Before you get too freaked out by Sartre's conception of radical freedom, let me bring you down to Earth with the reminder that our choices are most often expressions of habit. Serial killers are already the sort of people who are on their way to committing murder; you are not. If you and a serial killer started with the same premises you'd likely not both reason to murder as your conclusions. That's just not how thinking works, and that's even why the concept of free-will continues to be debated to this day. Nonetheless, you could still just choose to kill! But not really. But you could! But not really.
We love spectacle.
Serial killer trials expose us to justice as spectacle. Execution is just the cherry on top. Trials allow us to see serial killers on the stands and subjected to long form interviews. They're able to speak for themselves directly. We watch, hoping to see a glimmer of what compelled them to kill. And we dissect their words because we know that they may just be lying. After all, many serial killers live to gaslight their interlocutors. Nonetheless, we can't look away. The facade of honesty that we expect from captured sociopaths is in part why we're fascinated by serial killers. We think we are looking evil straight in the face and that it's being honest with us. What we find is that evil looks just like us, and that by its very nature, evil makes us suspicious of the truth it offers as its own. Evil kills; why wouldn't evil lie?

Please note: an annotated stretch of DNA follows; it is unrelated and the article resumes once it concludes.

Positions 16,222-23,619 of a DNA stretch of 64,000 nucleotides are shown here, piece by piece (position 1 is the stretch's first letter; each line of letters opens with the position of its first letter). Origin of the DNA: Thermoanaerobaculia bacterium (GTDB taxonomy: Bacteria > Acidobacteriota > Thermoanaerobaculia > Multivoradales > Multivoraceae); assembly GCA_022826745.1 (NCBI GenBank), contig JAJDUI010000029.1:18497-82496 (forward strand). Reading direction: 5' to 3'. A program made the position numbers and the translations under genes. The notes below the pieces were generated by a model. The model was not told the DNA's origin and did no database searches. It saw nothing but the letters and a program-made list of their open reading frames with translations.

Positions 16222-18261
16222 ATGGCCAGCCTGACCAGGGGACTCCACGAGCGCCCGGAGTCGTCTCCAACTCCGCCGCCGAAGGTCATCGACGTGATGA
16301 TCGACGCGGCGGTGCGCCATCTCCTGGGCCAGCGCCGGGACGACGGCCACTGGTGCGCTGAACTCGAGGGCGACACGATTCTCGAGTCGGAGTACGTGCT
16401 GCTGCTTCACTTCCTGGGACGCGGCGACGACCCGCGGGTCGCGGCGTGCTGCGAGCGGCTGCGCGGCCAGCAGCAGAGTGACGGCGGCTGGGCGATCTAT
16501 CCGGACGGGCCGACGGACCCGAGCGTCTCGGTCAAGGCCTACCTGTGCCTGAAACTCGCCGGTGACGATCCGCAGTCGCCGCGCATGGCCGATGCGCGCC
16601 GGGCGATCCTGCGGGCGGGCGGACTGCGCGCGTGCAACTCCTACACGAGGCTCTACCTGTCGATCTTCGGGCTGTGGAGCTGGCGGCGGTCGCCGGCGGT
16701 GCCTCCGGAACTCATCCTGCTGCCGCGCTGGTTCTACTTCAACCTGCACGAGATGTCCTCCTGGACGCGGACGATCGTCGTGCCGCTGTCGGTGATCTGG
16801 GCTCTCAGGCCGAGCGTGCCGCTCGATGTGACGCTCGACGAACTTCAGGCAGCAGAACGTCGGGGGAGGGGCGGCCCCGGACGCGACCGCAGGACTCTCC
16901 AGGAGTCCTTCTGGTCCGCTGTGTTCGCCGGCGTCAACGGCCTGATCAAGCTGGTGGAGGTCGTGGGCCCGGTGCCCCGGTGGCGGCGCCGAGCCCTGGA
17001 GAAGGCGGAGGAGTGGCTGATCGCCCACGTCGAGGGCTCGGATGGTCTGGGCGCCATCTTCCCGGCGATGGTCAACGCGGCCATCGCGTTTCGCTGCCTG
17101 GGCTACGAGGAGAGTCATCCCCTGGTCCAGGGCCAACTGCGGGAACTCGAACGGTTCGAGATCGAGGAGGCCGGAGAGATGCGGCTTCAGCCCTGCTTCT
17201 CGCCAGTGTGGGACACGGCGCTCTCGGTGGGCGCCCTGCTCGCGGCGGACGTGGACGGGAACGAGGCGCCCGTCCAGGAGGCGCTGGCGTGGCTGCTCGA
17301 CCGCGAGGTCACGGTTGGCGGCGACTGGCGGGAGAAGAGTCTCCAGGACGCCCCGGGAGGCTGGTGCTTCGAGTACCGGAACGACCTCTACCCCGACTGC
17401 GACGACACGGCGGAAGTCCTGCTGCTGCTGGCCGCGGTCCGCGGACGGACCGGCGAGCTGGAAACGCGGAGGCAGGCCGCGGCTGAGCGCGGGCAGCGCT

We are afraid and want control.
Serial killers are real life monsters. Just think of how many people on dating apps suggest, even in jest, that they're afraid of being murdered. A serial killer allows us to psychologize away our fears. We have a narrative we can tell ourselves about what makes serial killers kill and then extrapolate from that information that neither we nor our loved ones are killers. And, in doing so, we experience a false sense of control.
People love a false sense of control! Even as we warn our children about not talking to strangers, pick up our pace when walk through the dark, or cross the street when we see someone we don't want to pass, we feel a sense of control. In part, this is why we we are so fascinated with serial killers. We think we get to be afraid on our own terms. But we're wrong!